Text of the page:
High-speed broadband Internet access is available from almost anywhere in the U.S. through satellite systems such as DIRECTV. While this relatively new service originally required that you use a phone line and modem for connecting to the Internet and transmitting input from your computer, two-way satellite connections have recently become available. Now both downloads and uploads can speed through broadband's "fat pipe" unencumbered. Hardware requirements include a 38-inch dish (placed with a clear view of the southern sky) that is typically professionally installed. The number of users in your area never adversely affects transmission speed. As you might imagine, this can be a pricey option, currently costing about $1,300 for installation and a year of service. International availability of satellite service is growing, but has not yet reached U.S. levels.
Time and Money
These are the common methods of communication available today, but that
may change by the time you read this newsletter! New advances are made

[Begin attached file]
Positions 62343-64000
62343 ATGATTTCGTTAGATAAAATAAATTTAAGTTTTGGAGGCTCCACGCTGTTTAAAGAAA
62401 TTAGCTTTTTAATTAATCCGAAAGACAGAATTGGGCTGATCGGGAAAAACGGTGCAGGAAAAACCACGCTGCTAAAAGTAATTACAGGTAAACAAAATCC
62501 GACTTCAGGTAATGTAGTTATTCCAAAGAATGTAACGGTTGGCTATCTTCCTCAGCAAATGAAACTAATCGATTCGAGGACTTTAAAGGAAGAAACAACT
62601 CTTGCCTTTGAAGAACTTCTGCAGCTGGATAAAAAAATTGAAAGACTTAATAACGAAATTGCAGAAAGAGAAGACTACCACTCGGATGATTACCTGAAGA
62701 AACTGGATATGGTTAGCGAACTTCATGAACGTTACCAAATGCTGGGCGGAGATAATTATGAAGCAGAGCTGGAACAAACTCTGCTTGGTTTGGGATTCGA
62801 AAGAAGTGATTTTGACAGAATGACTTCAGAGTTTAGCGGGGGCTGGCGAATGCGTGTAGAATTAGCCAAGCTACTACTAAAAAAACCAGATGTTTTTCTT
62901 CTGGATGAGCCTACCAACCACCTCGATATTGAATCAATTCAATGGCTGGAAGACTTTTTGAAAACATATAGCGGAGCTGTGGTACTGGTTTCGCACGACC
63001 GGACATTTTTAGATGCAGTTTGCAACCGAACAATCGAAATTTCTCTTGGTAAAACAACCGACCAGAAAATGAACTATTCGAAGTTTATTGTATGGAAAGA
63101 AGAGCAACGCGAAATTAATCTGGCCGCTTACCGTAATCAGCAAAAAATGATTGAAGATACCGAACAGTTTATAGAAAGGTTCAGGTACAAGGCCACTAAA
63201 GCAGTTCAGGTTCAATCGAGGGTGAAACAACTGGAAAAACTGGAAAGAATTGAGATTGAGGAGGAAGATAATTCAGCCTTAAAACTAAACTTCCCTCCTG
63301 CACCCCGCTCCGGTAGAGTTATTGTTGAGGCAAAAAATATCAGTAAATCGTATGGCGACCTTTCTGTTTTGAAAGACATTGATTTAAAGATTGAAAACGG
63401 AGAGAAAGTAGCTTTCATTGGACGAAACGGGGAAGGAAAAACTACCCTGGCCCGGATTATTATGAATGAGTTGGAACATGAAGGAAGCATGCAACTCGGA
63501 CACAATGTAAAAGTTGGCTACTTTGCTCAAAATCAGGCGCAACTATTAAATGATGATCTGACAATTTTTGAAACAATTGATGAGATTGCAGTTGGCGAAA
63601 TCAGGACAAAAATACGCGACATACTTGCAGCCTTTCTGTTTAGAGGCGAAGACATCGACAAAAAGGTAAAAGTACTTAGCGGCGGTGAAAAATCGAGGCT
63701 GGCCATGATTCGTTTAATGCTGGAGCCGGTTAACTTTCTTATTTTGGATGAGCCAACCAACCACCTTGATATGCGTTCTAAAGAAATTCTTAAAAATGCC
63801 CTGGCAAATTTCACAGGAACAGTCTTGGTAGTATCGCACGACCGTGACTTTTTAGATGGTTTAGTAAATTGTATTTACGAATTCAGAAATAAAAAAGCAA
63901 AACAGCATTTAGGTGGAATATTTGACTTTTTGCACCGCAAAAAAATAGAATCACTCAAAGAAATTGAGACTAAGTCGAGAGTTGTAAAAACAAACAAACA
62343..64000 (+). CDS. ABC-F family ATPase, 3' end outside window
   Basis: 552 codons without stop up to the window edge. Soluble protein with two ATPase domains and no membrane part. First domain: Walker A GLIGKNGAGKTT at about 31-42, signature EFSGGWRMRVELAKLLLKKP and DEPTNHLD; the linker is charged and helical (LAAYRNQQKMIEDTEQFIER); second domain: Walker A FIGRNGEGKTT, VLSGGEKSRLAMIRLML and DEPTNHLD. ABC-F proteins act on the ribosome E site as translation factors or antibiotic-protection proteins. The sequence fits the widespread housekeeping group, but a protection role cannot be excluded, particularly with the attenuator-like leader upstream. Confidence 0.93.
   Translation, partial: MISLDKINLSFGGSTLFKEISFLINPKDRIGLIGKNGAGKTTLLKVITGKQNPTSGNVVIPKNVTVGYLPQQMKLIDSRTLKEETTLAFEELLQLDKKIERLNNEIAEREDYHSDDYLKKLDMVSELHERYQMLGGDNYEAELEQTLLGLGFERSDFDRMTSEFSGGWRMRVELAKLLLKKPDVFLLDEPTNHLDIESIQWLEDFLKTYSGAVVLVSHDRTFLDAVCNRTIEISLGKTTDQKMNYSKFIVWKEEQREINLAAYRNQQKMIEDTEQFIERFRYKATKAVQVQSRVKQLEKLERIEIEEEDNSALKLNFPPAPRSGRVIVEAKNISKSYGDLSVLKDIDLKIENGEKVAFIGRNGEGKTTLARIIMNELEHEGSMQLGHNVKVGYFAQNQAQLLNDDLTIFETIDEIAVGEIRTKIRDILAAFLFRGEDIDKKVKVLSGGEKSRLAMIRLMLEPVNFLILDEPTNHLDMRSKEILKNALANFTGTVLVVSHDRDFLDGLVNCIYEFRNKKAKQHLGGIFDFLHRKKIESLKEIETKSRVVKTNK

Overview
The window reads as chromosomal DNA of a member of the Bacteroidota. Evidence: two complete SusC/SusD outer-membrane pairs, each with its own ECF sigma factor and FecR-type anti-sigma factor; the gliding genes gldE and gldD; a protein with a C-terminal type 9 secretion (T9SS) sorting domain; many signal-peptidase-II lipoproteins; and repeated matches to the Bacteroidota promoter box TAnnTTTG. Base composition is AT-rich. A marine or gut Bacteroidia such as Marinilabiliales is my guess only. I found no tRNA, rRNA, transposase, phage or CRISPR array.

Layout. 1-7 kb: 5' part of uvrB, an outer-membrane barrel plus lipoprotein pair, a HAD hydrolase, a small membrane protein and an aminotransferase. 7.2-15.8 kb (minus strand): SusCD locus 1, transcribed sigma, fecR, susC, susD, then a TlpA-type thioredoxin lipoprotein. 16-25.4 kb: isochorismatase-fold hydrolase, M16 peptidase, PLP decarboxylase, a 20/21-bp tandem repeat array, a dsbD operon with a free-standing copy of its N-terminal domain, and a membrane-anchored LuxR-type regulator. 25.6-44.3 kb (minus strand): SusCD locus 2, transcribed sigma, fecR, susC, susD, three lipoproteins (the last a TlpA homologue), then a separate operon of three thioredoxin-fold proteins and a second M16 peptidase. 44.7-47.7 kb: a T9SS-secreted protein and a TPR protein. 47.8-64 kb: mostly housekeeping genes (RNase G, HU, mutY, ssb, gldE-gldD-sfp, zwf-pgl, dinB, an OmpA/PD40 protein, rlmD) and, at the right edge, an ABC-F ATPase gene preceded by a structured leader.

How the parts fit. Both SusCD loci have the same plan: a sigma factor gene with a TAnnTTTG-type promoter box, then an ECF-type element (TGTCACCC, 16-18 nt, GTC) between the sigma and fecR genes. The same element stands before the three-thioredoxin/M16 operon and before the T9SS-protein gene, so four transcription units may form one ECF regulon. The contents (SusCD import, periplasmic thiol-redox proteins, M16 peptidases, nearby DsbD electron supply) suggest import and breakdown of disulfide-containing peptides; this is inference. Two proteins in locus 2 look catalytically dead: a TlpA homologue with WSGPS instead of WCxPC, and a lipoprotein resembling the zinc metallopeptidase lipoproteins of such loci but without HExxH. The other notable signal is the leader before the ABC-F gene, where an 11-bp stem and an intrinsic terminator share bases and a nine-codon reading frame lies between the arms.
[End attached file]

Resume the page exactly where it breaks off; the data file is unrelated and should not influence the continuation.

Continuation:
every day, and prices change to keep up with the new technology. It is
important to recognize that whether you update your CSI database through
a single household phone line using a free ISP, or if you use a souped-up
broadband system, transmission quality is generally quite good. The major
differences are in the time spent downloading and the price you pay for
the service. We hope that your efforts in keeping up with the latest innovations
of the Information Age, while perhaps challenging, prove to be rewarding
The introduction of Unfair Advantage's accounting program has been postponed to UA version 2.5.2. It will provide intraday updates and balances for your futures positions traded in multiple international currencies and priced in your currency of choice. It represents an important enhancement to the software that you won't want to be without. Look for the free upgrade on the CSI website. CSI reserves the right to charge a premium for this upgrade for new customers of record after October 31st, 2002.
There was a brief flurry of excitement and some consternation in July, when a discussion of CSI's new rate schedule appeared on the Omega-List website. Through the course of off-line correspondence with concerned subscribers, the new rate schedule has gained acceptance and even approval. Despite attempts by our staff and by other Omega-List subscribers to post a document that allays concern, the editors have (so far) declined to print it. We hope that this memo will clear up the controversy.